Most buyers, sellers, landlords and realty agents stilldon’t understand the simple, but potentially costly, liability disclosure rulesfor pre-1978 houses, condos and apartments. “What the heck is he talkingabout?” I can hear you say.
If you are involved with selling or leasing a residentialproperty built before 1978, chances are nine in 10 the property containslead-based paint, which can be potentially dangerous to residents unless thepaint is in good condition.
Purchase Bob Bruss reports online.
The Federal Consumer Product Safety Commission bannedlead-based paint in 1978. The reason is that lead-based paint can be harmful toindividuals — especially small children — who are exposed to contaminateddust, soil or deteriorated paint.
In 1992, to enforce the ban, Congress enacted theResidential Lead-Based Paint Reduction Act (RLPHRA) to establish the simpledisclosure rules. This federal law does not require sellers and landlords toremove lead-based paint, just disclose it.
However, RLPHRA requires sellers and landlords to (a) revealif they know of lead-based paint on the premises, and (b) provide prospectivebuyers and tenants with a federal lead-based-paint disclosure form andinformation booklet.
MOST LEAD-BASED PAINT IS NOT A HEALTH HAZARD. Millionsof U.S. houses, condos and apartments built before 1978 contain lead-basedpaint. It is not a serious health problem unless the paint is peeling and/orits dust gets ingested, especially by small children who are most vulnerable tolead poisoning.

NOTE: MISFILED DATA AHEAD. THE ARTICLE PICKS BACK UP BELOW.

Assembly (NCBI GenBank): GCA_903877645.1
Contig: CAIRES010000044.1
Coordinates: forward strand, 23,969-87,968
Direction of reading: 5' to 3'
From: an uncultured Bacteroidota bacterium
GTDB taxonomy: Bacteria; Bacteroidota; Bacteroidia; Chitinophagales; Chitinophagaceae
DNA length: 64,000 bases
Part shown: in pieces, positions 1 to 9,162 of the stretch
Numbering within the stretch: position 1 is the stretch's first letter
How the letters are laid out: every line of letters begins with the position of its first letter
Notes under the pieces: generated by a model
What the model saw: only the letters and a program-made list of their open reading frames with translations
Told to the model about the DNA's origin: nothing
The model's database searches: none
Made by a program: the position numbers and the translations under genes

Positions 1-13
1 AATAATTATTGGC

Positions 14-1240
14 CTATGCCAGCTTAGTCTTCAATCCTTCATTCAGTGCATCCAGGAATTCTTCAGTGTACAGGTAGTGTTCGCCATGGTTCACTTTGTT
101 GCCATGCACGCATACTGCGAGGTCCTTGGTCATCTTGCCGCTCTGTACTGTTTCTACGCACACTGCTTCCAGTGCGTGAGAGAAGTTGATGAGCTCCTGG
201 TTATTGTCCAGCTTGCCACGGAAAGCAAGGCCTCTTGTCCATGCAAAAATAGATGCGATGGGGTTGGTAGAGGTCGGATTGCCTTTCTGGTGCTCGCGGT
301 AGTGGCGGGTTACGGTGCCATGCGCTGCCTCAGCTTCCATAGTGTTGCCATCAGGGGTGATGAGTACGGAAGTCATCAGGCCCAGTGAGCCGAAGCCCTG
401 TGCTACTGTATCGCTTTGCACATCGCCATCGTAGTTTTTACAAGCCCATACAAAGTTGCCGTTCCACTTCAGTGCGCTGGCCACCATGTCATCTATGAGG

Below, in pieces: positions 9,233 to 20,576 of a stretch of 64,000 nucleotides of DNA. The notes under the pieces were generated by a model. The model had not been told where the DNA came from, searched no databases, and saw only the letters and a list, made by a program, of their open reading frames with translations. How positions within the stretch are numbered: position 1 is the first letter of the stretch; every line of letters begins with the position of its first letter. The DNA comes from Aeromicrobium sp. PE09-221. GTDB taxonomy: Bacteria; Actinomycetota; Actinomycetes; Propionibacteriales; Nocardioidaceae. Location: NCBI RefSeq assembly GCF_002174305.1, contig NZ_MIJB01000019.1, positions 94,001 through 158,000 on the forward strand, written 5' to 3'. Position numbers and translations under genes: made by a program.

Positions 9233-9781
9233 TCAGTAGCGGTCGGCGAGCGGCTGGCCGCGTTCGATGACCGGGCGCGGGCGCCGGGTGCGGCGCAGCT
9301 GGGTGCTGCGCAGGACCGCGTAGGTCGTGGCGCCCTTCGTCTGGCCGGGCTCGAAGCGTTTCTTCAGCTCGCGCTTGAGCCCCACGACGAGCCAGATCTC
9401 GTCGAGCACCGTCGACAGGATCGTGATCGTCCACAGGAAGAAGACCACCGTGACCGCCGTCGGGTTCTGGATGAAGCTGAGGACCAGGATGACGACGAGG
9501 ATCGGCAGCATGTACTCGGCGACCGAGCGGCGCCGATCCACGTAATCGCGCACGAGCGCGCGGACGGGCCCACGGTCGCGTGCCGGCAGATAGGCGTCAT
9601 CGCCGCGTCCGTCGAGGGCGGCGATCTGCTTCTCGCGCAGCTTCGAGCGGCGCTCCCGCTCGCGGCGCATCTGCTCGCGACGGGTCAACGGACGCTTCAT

Since 1992, the RLPHRA has required home sellers, landlordsand their real estate agents of pre-1978 residences to provide buyers andtenants with a lead-based-paint disclosure and the federal information booklet.
More specifically, the federal law requires (a) a LeadWarning Statement required by federal regulations, (b) the property owner’sdisclosure statement of any known lead-based paint, and (c) a notice to buyers(but not tenants) giving buyers 10 days to obtain a professional lead-basedpaint inspection at the buyer’s expense, if desired.
Residence buyers can waive their 10-day inspection period inwriting. Short-term vacation rentals less than 100 days are exempt from thisfederal law.
But long-term residential leases and month-to-month rentalsover 100 days of pre-1978 rental property must include the landlord’s writtenlead-based-paint disclosure stating whether he or she knows about lead-basedpaint on the property.
This disclosure form requires the lead-paint warningstatement, the landlord’s report of any known lead-based paint on the premises,and the signatures of the landlord, tenant and real estate agent (ifapplicable).
DISCLOSURE PREVENTS SELLER, LANDLORD AND REALTY AGENTLIABILITY. There have been several federal court decisions imposingliability on residence sellers, landlords and their realty agents for failureto disclose known lead-based paint on the properties. Older residences withpeeling interior paint are especially troublesome.
For example, in the case of Mason v. Morrisette (403Fed.3d 28), minors Jason and Natasha Mason were diagnosed with elevated leadlevels in their blood. Mental retardation and other physical problems oftenresult, especially in small children.